Guns N’ Roses – Chinese Democracy: From Two Perspectives


Shawn Donohue’s Rating…3 Stars

Simply stated there has never been a release like this in the history of popular music.  17 years in the making, what kind of expectations is one supposed to have for Chinese Democracy?  One thing is certain, the name may be Guns N Roses but this is an Axl Rose solo project with hired “Guns” brought in to round out the “Rose”.  Every listener is bringing their own set of expectations into the mix, but if you check your preconceived notions at the door what will you find?  A few valiant efforts and ideas that marinated too long in their own pomposity – leaving them a bit lifeless and overcooked.

The first half of Chinese Democracy is high powered and impressive.  The title track is a mash-up of voices (perhaps in Axl’s head?) spouting half-cocked ideas over scattered guitars, but things quickly improve with an industrial tinged “Shacklers Revenge” which motors.  The best songs emerge early with “Better” and “Street of Dreams,” both of which manage to balance Axl’s propensity for the dramatic with great song structure and a rising vocal/piano/screeching guitar attack.  Unfortunately that restraint is nowhere to be found on the closing trio of tracks (“Madagascar”, “This I Love”, and “Prostitute”) which all try to recapture “November Rain” but come closer to a Broadway Bomb than the successful Sunset Strip Opera.  “This I Love” is particularly over-the-top-schmaltzy and not surprisingly the only track credited solely to Rose. The middle of the album is perhaps the most representative of the entire effort with tracks “Catcher in the Rye,” “Sorry” and “If the World” working doggedly to impress, but end up leaving no lasting impression when they expire.

One thing that has not expired, however, is Axl’s presence as a front man.  Strip away the layers of over-bearing production, piano’s, flamenco guitars, electronics and bullshit and you still have one the top 5 voices in balls out rock, when he hits those high notes and screams in “I.R.S”, blending into searing guitars it sends shivers.  Some singers just got it, and he (surprisingly perhaps) still does as a vocalist who may just need an editor to get back on top of the game.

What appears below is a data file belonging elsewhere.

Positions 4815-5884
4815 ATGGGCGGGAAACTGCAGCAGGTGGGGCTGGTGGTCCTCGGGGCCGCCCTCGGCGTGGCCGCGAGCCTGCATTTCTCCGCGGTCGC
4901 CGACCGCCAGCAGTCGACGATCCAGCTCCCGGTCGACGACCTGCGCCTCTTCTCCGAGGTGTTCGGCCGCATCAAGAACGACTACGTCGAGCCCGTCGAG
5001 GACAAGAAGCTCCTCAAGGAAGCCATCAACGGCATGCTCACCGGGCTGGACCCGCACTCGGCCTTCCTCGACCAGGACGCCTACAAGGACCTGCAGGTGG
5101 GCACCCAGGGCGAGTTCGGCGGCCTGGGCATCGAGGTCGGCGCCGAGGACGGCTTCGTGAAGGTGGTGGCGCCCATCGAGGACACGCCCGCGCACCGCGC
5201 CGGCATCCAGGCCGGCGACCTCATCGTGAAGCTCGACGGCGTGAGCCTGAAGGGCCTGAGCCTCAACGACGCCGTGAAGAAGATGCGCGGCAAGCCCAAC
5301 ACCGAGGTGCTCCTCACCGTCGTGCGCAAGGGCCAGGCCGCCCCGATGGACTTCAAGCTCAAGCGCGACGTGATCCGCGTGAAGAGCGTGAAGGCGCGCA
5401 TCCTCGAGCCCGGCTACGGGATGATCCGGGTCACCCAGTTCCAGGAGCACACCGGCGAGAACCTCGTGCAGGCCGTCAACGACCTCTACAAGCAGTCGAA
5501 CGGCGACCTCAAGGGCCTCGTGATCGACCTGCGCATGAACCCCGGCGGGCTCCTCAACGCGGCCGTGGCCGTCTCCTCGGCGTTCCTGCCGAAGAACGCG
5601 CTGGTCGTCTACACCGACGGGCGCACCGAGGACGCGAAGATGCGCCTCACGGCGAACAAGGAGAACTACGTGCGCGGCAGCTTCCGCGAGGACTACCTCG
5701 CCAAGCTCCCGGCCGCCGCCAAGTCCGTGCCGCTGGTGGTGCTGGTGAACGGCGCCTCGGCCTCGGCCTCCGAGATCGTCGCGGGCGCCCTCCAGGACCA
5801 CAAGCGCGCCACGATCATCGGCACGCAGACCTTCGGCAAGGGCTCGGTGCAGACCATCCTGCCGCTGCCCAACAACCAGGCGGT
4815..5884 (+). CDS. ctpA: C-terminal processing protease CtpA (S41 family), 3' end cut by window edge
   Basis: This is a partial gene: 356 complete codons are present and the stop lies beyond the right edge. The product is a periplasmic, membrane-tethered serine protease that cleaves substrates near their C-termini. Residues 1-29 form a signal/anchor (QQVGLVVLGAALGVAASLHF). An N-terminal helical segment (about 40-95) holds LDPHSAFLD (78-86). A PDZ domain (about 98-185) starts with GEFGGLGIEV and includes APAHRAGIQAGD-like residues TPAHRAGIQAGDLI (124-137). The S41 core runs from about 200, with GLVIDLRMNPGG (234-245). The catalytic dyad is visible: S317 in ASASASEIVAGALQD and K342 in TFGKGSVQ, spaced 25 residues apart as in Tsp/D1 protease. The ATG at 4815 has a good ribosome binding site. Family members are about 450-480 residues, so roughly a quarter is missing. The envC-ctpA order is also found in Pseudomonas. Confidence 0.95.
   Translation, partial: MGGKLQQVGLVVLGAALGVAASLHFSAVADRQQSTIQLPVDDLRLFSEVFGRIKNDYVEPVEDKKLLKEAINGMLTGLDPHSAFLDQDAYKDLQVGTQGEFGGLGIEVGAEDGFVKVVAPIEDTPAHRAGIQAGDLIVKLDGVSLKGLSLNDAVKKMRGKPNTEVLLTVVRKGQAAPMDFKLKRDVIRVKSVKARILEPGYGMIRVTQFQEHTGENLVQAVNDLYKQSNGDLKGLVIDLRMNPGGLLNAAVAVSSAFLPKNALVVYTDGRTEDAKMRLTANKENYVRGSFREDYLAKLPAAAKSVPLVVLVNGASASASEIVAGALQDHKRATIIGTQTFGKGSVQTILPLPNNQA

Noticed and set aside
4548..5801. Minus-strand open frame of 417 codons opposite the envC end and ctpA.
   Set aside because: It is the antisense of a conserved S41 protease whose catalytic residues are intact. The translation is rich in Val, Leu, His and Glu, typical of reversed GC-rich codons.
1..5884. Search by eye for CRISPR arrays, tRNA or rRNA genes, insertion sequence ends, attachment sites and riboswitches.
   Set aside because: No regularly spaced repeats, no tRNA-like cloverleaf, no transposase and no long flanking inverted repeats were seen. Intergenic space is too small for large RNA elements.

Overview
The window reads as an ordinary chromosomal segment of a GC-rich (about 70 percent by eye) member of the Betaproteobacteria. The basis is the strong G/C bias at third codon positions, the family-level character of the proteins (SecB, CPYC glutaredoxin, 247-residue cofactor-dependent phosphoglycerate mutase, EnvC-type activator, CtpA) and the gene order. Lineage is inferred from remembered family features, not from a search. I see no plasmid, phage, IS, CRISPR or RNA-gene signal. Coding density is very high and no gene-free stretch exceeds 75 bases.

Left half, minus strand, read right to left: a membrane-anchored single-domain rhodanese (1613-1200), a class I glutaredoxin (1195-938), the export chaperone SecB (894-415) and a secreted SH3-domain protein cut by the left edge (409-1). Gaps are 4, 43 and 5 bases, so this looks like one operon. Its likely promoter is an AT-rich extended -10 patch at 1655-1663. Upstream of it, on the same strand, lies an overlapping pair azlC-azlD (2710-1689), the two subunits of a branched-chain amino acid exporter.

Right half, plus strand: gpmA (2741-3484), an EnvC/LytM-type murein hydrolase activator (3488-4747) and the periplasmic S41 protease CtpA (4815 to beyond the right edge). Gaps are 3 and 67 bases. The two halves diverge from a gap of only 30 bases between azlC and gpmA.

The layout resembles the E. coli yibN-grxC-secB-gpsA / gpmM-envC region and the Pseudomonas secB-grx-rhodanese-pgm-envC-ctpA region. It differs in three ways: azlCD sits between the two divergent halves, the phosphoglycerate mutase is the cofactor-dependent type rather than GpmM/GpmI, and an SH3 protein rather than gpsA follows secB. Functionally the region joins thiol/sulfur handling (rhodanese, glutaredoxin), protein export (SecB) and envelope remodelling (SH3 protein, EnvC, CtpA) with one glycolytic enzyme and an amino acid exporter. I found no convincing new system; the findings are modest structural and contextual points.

Chinese Democracy is a loaded enigma of a record; people will either love that there is still some semblance of Rock and Roll within the GnR camp, or will be disappointed that they waited 17 years for this!  Reactions will not be timid and perhaps the most surprising result?  Chinese Democracy is not a colossal flop or a magnificent triumph – it works in some realms with exhilarating highs and fails with some embarrassing lows, becoming simply average.  Enjoy your Dr. Pepper.  –  SD


Bob Lange’s Rating – 3.5 Stars

Chinese Democracy is an album almost a decade and a half in the making. For this album alone, Axl Rose and his revolving door of musicians that make up what he still calls Guns N Roses have been at it longer than most bands take for an entire career. The Beatles changed the face of rock music in (considerably) less time. The cost of recording the album approaches the GNP of a small country. Throw in the promise of a free Dr Pepper for everyone in America (minus Buckethead and Slash, of course) and perhaps no album in history has had more hype. Frankly, I really thought democracy would come to China before Chinese Democracy would come to stores and it seemed like Axl had let it become so much larger than a rock album that he couldn’t win by releasing it. It had become a joke.

As it turns out though, the album is not a joke at all. Unlike so may recent hard rock albums that have come out after long layoffs, this one actually shows that he’s been up to something all this time. The album takes some chances and incorporates new sounds without losing sight of what GnR really is. That was particularly surprising, because most of GnR is in Velvet Revolver now. Nonetheless, Axl has stayed true to GnR’s core without becoming stagnant. He wears a lot of his influences on his sleeve of course. His love for Elton John’s over-the-top piano rock is no secret and it’s in fine form here. The addition (at least at times) of NIN touring guitarist Robin Finck shows prevalently. Not every chance he takes works of course and after over a decade, the missteps should have been resolved. However, take the time and money out of the equation and Chinese Democracy is a very god record when compared to something recorded for a normal price and in a normal timeframe.

I have to say that I’m a bit disappointed in Chinese Democracy though. I was hoping that the joke it had become would play out nicely in a train wreck and provide at least a few more weeks of laughing at Axl’s expense. But the joke’s over. The album is solid, interesting and a bit adventurous and I guess that’s better than the joke anyway.—- BL

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